If the digital to analogue converter 57 saturates during the cut, servo action will be impaired. This is most likely to occur during the initial few inches of the cutter movement. A fault alarm unit 150 having a warning light 151 and terminal 106 is connected to the output of the counter 55 and to the stroke length counter 83 to determine whether the error in counter 55 is within predetermined limits after the cut hasproceeded to the point where 800 pulses have been counted in counter 83. If it is not, an alarm signal is provided. Such an alarm signal is cancelled at the beginning of the next cutting stroke by a signal from the booster 76.. If drift occurs so that the off-set signal fed to the counter is beyond predetermined limits, a warning signal is fed along line 152 to a servo alarm unit 153 having a warning light 154 and output terminal 105. This alarm condition is cancelled at the beginning of the next cutting stroke by a signal from the booster 76. A cutter ready unit 155 provides a signal for the computer on terminal when the cutter is ready for a further cutting stroke. The cutter ready unit receives inputs from the switch 33, a further switch SW1/3 (ganged to the switches SWl/l and SW1/2). as well as inputs from the cutter return control unit 94. In this way, a cutter ready signal is only provided when the mode selector switch is in position 2, the cutter is at the starting position and the return drive is off.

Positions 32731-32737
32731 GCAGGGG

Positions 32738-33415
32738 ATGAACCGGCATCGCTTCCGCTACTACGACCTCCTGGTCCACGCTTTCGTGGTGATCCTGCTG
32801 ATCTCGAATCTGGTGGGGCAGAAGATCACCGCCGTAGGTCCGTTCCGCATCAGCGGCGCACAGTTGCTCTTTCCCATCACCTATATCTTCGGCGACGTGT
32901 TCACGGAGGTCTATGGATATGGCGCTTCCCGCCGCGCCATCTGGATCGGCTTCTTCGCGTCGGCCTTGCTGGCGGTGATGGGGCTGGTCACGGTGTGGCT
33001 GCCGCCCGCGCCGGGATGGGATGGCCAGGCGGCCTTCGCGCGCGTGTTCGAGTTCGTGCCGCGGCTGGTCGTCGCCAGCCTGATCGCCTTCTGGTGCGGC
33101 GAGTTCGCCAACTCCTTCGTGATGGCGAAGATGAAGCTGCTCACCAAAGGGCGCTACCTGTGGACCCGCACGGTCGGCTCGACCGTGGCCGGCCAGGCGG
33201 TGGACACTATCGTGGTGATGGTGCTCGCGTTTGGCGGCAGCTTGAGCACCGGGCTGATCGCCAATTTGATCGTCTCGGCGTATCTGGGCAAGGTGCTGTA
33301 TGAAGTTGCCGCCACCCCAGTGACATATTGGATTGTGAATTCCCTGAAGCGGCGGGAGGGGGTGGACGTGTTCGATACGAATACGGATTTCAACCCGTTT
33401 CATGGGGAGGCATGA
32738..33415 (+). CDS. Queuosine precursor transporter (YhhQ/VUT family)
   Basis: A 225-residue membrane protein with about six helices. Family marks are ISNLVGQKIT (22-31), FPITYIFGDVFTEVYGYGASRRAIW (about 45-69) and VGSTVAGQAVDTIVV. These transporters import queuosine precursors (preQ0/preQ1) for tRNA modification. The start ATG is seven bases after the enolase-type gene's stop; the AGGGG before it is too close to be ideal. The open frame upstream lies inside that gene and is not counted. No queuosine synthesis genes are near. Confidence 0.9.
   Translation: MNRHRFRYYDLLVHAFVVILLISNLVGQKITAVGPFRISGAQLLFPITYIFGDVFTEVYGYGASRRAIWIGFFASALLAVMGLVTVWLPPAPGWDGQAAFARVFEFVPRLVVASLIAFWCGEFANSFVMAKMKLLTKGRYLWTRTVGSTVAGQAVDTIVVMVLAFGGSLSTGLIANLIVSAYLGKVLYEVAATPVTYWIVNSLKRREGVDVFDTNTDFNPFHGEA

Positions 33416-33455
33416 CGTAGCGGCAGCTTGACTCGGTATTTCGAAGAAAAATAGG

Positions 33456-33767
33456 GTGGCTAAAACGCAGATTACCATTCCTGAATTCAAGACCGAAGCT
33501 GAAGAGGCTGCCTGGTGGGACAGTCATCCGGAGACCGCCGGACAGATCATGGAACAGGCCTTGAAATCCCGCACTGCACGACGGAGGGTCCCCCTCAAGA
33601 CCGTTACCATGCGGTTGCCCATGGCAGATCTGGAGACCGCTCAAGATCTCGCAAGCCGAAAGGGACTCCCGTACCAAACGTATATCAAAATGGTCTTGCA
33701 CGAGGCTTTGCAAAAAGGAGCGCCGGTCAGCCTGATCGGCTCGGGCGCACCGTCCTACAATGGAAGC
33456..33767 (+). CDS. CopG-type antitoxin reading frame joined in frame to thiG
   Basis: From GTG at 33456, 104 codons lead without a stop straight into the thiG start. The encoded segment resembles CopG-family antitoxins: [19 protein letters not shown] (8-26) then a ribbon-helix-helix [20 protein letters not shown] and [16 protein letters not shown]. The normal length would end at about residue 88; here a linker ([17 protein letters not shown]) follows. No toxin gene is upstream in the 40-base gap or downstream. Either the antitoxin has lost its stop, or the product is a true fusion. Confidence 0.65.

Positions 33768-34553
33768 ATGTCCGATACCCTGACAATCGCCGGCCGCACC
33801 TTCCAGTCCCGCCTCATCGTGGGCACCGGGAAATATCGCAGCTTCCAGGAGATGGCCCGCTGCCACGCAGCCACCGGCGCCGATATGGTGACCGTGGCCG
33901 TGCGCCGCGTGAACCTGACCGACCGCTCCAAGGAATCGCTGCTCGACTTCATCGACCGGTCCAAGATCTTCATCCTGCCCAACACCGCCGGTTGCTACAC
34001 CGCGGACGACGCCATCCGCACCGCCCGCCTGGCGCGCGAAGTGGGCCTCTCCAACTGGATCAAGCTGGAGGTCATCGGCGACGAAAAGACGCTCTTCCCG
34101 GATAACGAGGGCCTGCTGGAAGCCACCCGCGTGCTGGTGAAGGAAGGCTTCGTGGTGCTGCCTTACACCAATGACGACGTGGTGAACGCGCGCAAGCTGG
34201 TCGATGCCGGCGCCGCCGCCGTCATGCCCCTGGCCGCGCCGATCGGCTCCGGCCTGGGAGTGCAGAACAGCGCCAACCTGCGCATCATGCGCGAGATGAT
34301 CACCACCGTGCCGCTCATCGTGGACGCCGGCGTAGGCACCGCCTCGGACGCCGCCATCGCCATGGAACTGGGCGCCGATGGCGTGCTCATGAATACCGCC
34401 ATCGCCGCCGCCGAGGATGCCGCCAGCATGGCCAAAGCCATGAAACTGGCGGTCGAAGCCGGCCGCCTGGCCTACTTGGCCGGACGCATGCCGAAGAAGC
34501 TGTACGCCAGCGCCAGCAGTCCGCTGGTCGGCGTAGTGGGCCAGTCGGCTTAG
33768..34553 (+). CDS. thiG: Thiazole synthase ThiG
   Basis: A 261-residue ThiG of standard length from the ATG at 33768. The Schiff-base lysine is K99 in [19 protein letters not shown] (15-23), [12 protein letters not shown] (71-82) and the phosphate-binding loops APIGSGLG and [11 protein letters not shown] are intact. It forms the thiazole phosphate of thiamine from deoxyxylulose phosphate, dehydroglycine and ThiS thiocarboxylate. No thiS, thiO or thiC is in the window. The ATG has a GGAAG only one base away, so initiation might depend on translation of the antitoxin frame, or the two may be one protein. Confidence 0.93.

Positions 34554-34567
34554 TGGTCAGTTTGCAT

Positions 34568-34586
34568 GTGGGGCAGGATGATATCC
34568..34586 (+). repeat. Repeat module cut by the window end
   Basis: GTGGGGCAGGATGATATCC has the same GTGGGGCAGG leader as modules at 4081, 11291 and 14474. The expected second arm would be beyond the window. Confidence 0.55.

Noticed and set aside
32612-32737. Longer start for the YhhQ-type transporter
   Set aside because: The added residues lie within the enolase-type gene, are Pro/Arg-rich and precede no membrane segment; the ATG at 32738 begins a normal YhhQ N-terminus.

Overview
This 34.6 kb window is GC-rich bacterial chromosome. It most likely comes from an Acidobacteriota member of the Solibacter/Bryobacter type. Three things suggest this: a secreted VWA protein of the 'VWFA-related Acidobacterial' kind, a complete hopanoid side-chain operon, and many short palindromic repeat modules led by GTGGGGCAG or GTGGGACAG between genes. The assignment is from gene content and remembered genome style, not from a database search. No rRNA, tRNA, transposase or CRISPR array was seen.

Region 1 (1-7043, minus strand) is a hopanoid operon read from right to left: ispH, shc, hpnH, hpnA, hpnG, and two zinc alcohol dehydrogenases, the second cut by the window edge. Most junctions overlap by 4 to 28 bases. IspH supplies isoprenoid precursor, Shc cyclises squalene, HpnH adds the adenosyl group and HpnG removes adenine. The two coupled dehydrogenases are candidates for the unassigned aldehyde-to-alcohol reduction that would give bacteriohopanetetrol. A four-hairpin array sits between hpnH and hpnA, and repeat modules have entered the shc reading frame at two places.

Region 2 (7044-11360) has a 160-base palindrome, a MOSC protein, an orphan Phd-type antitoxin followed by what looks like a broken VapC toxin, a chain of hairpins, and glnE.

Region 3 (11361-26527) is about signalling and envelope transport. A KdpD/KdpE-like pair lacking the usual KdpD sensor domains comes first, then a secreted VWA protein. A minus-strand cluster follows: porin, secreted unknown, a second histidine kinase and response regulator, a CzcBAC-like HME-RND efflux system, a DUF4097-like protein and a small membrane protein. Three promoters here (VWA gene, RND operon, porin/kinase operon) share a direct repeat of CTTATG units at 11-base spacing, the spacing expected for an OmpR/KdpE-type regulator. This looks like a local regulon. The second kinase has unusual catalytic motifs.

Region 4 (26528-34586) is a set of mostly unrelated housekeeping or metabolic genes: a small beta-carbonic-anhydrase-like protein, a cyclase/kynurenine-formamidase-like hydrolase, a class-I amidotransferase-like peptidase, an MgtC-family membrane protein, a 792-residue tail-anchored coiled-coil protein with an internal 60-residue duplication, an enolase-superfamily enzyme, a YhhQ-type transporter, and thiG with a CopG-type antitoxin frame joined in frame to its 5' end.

The cutter assembly 11 may be as shown and described in our co-pending application Ser. No. 159124. Alternatively, other types of cutting or scoring devices may be used.

We claim:

1. Cutting apparatus for use in cutting continuously advancing sheet material such as a ribbon of glass, which apparatus comprises a movable cuttermounted for movement along a support adapted to extend across the sheet material from one lateraledge to the other, drive means for moving the cutter along the support, a first detector arranged to provide a signal dependent on the position of the advancing sheet material, a second detector arranged to provide a signal dependent on the position of the movable cutter along the support, and control means-responsive to signals from both the first and second detectors for controlling the drive means so that the position of the cutter along the support changes during a cutting operation in synchronism with movement of the sheet.

2. Cutting apparatus as claimed in claim 1, in which the control means is arranged such that the synchronism between movement of the cutter and movement of the sheet produces a straight cutting line extending perpendicular to the lateral edge of the sheet.

3. Cutting apparatus as claimed in claim 1, in which means is provided to detect the speed of movement of the sheet material and the speed of movement of the cutter along the support and the control means is arranged to control the drive means in dependence on the speeds of movement detected as well as the positions of the sheet and cutter.

4. Cutting apparatus as claimed in claim 1, in which the first and second detectors each comprise a digitiser arranged to providea pulsed electrical output signal.

5. Cutting apparatus as claimed in claim 4, in which pulse counting means is provided and arranged to provide a count representing any error in position of the cutter along the support relative to the position of the sheet.